Then there was my staff: Mark, Patrick and Paulette were all from other federal agencies and each worked with me for four to six weeks. They learned quickly and made my life SO much easier. Mark was an intelligent young single man of 25 who looked 17, but he was hilarious to talk to because he sounded like a stoner. Paulette was quiet, but took charge of any task that needed doing without direction or question. Patrick was my assistant for a few weeks and made a huge difference to me, until I had to send him to the field during a staff shortage. The four of us were a great unit, and we took care of each other, and always found time to laugh and vent every day.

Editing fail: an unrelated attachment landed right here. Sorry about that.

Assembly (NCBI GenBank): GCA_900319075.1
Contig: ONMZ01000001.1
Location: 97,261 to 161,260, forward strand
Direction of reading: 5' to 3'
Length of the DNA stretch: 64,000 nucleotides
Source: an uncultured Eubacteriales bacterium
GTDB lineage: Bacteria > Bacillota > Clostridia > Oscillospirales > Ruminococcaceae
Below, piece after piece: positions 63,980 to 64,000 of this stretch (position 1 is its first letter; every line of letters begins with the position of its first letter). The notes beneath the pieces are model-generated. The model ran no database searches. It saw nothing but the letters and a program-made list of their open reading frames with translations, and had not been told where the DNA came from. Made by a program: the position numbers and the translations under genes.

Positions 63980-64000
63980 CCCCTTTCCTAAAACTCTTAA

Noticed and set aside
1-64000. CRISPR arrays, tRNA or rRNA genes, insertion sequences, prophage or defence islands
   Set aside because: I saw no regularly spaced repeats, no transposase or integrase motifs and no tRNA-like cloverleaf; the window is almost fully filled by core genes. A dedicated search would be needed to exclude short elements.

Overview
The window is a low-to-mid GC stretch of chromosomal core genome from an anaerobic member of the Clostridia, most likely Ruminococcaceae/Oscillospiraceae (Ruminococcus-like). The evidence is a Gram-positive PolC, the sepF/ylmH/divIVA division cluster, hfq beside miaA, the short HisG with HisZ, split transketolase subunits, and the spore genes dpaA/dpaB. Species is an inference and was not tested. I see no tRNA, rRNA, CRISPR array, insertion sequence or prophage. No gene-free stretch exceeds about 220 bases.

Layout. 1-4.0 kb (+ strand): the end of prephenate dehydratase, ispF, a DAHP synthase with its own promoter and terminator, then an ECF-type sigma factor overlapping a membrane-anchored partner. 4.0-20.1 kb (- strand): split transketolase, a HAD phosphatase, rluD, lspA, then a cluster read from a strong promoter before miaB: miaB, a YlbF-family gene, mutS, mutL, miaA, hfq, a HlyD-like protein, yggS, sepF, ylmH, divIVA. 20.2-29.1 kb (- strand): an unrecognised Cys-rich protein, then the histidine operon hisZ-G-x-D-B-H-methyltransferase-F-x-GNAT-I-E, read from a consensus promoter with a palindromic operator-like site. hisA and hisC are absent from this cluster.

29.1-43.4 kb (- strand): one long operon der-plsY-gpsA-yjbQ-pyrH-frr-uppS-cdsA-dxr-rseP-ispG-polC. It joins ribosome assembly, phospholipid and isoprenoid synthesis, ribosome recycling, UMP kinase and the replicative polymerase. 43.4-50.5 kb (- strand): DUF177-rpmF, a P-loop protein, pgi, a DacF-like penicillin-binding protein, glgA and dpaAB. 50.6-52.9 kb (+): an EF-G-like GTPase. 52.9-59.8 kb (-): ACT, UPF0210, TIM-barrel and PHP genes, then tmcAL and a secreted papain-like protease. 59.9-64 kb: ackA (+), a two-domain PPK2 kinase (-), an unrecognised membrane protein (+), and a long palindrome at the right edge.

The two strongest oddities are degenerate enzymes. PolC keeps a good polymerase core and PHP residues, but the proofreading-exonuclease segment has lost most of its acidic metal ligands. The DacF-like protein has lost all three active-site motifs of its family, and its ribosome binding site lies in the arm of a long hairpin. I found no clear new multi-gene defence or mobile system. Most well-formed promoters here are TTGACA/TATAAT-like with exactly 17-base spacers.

Then we had Annette, Ernestina and Kathryn join us. They did the most amazing work, and every Saturday would bring in juice and breakfast tacos and kolaches. They were each assigned a group of recovery center managers, in order to keep up with the relentless incoming phone calls from the field. The managers became very dependent on them, and it was fun to listen to each manager rave about their "girl." The adoration was warranted, as Annette, Kathryn and Ernie turned our work unit into an efficient mechanism of tracking calls and completing requests. I've kept in touch with Kathryn and Annette via e-mail and occasional phone calls, and I hope that I get to work with each of them again as they have all became regular FEMA reservists now. By now you've read about how hard the work was; I can't adequately describe how much difference these people made to me. There is such a bond that occurs—even if temporary—from working in any disaster, and the fact that all these workers were brand new and untrained and stepped up and made an enormous difference to the relief effort is a testament their dedication and resilience.